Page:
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Amy Kucharik, December Artist of the Month

Amy Kucharik, photo by Caroline Alden

Amy Kucharik, December Artist of the Month


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Interview with Amy Kucharik by Tori Weston.   

Amy Kucharik is more than just a local artist/musician. She’s also very passionate about keeping Somerville affordable so much so that in 2015 she wrote the Somerville Song. The song not only addressed the gentrification of Davis Square but it was used in support of Elizabeth Weinbloom’s campaign for Alderman of Ward 6, which includes Davis Square. In our conversation at Diesel Café, she mentioned how it is still hard to sing the song when mentioning Johnny D’s, which is now closed. Since then, Amy has continued to make music as well as create art. She has designed her own album covers and posters. She revealed that some people aren’t aware that she is also a visual artist. With a creative career that began with playing French horn in sixth grade, she also has an MFA in Poetry from Southern Illinois University. Come and see this multi-talented artist, with the full band Tiger Moan, on December 9th at Thunder Road in Somerville and check out her art and music at http://www.amykucharik.com and Instagram @amykucharik. 

Please tell us a bit about your background and how you came to Somerville? How long have you lived here?

I grew up in Southern Illinois and moved to Boston in 2002. I've been in Somerville since around 2010. I am a full-time freelance musician, artist and graphic designer, and I work part time at Emerson's Office of the Arts as a stage hand and audio hand. My bands (Friends With Benefits, and my blues band, Tiger Moan) have been performing around the area since 2012. Our first show as Friends With Benefits was at the Burren, where we released a new album this year, Until the Words Are Gone.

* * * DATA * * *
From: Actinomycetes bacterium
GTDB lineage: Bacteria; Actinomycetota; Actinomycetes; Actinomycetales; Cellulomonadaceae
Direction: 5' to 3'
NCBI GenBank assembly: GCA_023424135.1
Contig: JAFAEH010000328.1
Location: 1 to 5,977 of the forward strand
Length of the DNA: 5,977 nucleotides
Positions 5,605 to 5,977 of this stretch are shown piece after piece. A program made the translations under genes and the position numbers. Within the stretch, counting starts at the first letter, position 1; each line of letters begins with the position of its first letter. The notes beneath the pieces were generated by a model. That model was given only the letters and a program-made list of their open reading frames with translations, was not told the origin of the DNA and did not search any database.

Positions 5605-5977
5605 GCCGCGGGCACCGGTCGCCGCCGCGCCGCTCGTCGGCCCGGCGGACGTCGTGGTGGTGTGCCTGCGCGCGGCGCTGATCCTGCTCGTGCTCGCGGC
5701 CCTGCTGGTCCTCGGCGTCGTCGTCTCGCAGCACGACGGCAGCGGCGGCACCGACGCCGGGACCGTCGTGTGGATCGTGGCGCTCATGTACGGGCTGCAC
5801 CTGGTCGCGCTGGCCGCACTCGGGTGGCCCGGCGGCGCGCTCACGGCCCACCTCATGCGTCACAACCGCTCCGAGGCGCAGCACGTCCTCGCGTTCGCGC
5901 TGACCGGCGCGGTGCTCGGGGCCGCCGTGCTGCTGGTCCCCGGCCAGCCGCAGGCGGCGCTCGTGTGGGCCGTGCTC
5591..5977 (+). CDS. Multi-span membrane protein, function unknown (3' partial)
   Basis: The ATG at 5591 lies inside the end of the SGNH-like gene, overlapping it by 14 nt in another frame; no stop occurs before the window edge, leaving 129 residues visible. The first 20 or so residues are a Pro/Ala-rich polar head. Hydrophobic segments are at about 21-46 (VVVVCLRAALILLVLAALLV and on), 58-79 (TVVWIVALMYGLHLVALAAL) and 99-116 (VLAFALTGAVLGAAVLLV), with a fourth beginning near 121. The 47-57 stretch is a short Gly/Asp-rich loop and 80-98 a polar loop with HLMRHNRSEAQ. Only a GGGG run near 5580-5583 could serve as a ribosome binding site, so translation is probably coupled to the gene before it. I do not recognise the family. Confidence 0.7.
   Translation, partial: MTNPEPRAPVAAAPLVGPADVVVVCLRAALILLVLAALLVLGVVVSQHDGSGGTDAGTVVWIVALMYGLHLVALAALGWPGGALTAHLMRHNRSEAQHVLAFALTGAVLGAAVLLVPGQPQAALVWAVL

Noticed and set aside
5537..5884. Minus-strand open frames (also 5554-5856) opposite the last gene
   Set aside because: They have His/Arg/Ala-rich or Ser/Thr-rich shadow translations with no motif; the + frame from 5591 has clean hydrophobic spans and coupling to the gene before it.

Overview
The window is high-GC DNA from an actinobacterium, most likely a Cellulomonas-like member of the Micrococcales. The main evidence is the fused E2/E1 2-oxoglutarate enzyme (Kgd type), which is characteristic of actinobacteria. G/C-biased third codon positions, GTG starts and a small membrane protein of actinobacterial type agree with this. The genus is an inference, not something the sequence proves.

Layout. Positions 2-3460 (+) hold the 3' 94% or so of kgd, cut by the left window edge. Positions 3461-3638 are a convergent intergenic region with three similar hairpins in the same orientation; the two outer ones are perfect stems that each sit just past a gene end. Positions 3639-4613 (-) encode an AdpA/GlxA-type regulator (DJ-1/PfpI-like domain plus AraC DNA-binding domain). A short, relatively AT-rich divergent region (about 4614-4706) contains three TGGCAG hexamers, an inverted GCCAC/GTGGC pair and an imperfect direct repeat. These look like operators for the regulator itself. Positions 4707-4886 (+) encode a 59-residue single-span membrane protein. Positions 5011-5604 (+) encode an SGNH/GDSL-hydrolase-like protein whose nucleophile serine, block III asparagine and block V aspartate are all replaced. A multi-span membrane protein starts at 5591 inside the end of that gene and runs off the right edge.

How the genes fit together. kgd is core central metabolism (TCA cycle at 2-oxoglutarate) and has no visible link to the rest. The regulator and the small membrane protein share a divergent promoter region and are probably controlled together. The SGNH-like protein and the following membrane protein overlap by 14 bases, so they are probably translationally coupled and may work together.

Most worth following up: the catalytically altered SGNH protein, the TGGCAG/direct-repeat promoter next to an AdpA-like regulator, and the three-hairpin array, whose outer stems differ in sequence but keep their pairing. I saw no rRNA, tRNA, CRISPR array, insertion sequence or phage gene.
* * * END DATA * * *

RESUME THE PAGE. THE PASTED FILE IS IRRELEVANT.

Tell us about your creative journey. What led you to music, poetry, art?

I have been an artist (as in making drawings) my whole life. That was always my passion and what I did best, from the first time I held a crayon. I sang and played piano because my parents are both musical (my dad plays the trombone and my mom plays piano; he was a band director and she was the church organist and a music teacher; they met in music school; my sister studied opera).  I played the french horn in school and went to college with a small music scholarship to play in the wind ensemble at SIUC. While there, I was an art major, then changed to English because I had met a professor of creative writing who I really liked, Carolyn Alessio, who taught fiction writing. Then I got really into writing poetry and studied with Rodney Jones and Allison Joseph. I was always really into making books and putting together journals or magazines -- I love the curation aspect and the layout aspect -- so I thought maybe I would end up doing book design and writing on the side. 

I moved to Boston in 2002 and got a job as an editor, and did a lot of journalism, editing, social media and moderating panels at conferences; I painted and drew on the side and made some web comics. Then I got laid off around 2009. I had started playing the ukulele just before that thanks to a friend who I met swing dancing, so I tried busking to make a little extra income. Learning ukulele, as well as attending the blues jam at Johnny D's, also inspired me to start writing songs, so suddenly I had this new thing I wanted to do: write and perform music.